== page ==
One of the defining features of psychopathy is the tendency to con others through lying, manipulation, and a glib form of charm. If you’ve been taken in by a person high in psychopathy, you can be left feeling hurt, deceived, and used. You might also feel a bit foolish. It’s possible that people high in psychopathy treat others with cold disregard just for the fun of it, or it may be due to their desire to get something out of you. However, it’s also possible that they can’t help themselves. The personality traits involved in psychopathy have developed over a lifetime, and through habit and, to a certain extent, reinforcement, individuals with these traits may see no reason to change their ways.
Knowing that you’re being manipulated can be the first step toward resisting the psychopath’s attempts to lure you into an emotional trap. Seeing through the impression management techniques these individuals use will help you “just say no” to their requests. Texas A&M’s Shannon Kelley and colleagues (2017) investigated, using a college sample, the agreement between ratings by individuals of their own psychopathic traits and ratings of them by their roommates. Previous research has shown that people high in psychopathy can, in the safety of a research setting, admit to their tendencies. How would such apparent honesty translate into everyday behavior, when those high in psychopathy have everything to gain from hiding their manipulative tendencies?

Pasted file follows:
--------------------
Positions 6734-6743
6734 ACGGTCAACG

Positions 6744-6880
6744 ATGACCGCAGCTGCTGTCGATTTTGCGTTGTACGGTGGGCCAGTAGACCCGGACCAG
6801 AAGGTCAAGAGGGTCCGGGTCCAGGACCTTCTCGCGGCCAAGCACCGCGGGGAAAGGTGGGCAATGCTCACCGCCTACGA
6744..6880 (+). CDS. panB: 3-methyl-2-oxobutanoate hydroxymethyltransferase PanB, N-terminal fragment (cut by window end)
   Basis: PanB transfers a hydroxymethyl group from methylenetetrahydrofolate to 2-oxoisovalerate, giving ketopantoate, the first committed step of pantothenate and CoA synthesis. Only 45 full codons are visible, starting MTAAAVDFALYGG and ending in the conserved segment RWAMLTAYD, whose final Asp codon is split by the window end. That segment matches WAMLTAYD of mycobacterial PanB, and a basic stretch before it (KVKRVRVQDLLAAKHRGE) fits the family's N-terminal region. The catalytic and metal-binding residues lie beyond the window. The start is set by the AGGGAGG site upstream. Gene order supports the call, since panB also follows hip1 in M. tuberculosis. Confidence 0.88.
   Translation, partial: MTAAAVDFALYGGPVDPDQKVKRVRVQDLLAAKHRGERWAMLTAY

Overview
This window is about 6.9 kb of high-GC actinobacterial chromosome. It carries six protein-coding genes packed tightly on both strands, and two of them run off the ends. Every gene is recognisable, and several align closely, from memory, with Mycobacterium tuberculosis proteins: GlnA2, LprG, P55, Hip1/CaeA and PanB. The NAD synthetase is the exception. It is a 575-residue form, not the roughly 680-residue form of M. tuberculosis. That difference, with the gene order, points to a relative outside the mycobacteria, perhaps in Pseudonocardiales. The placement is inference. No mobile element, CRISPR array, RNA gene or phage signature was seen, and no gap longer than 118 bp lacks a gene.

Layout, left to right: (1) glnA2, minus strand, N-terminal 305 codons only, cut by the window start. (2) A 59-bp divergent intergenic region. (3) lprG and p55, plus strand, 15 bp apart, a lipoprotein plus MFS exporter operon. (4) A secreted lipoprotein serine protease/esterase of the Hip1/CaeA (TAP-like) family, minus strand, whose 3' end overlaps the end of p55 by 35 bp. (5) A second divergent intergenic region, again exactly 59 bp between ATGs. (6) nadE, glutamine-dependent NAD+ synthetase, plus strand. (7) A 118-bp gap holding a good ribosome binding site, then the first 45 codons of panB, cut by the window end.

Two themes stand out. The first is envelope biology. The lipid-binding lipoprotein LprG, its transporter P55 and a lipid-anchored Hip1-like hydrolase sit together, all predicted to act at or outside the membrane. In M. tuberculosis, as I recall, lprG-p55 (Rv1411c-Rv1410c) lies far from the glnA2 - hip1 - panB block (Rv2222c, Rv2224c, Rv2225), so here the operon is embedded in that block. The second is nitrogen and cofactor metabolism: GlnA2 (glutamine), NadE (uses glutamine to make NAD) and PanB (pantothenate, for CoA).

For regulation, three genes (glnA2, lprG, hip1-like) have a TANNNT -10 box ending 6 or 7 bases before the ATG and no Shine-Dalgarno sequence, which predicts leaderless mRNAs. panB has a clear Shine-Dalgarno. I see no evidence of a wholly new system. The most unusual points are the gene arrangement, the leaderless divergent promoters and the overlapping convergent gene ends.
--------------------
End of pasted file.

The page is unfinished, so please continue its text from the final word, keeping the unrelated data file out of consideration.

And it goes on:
As the Texas A&M researchers note, “Contrary to concerns regarding response style and poor insight, research currently suggests that psychopathic individuals are able to accurately self-report interpersonal and affective dysfunction, as well as externalizing tendencies." In other words, those high in psychopathy do have some insight into their maladaptive traits. This perspective would suggest that they really don’t like themselves all that well. If you can penetrate their outer shell, which they use to hide their true self from others, you may be able to establish a reasonably good relationship, as improbable as that might seem.
In the Kelley et al. study, students rated themselves and their roommates on a set of personality measures that included a brief measure of psychopathy measuring the three constructs of boldness, meanness, and disinhibition. These are not particularly nice qualities: Boldness includes the tendency to dominate others and to be fearless and immune to stress. Meanness includes the components of callousness, sensation-seeking, and cruelty. The disinhibition subscale measures impulsiveness, an unwillingness to take responsibility for one’s actions, and an inability to regulate one’s emotions. The aptly-named “STAB” measure asks people to report on whether they (or their roommate) show aggressive tendencies and rule-breaking behavior.